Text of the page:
All Gadget and No Representation Makes Jack a Dull Environment

David Franklin and Joshua Flaschsbart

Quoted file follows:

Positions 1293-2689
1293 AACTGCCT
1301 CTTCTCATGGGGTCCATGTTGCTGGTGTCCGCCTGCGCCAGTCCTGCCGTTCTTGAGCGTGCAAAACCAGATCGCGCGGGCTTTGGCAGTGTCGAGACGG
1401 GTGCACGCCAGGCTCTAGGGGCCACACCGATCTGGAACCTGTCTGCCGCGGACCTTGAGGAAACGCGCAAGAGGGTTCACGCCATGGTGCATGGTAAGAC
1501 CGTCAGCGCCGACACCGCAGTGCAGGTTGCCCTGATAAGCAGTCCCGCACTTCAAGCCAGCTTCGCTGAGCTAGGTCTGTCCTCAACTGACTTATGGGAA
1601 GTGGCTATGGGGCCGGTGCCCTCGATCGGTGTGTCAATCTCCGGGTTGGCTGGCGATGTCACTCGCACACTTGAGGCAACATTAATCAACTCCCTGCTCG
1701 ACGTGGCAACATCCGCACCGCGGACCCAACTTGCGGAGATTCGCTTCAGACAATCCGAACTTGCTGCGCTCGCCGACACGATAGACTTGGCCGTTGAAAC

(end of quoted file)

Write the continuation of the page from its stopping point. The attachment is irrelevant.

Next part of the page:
In an Intelligent Environment, the user and the environment work together in a unique manner; the user expresses what he wishes to do, and the environment recognizes his intentions and helps out however it can. If well-implemented, such an environment allows the user to interact with it in the manner that is most natural for him personally. He should need virtually no time to learn to use it and should be more productive once he has. But to implement a useful and natural Intelligent Environment, the designers are faced with a daunting task: they must design a software system that senses what its users do, understands their intentions, and then responds appropriately. In this paper we argue that, in order to function reasonably in any of these ways, an Intelligent Environment must make use of declarative representations of what the user might do. We present our evidence in the context of the Intelligent Classroom, a facility that aids a speaker in this way and uses its understanding to produce a video of his presentation.

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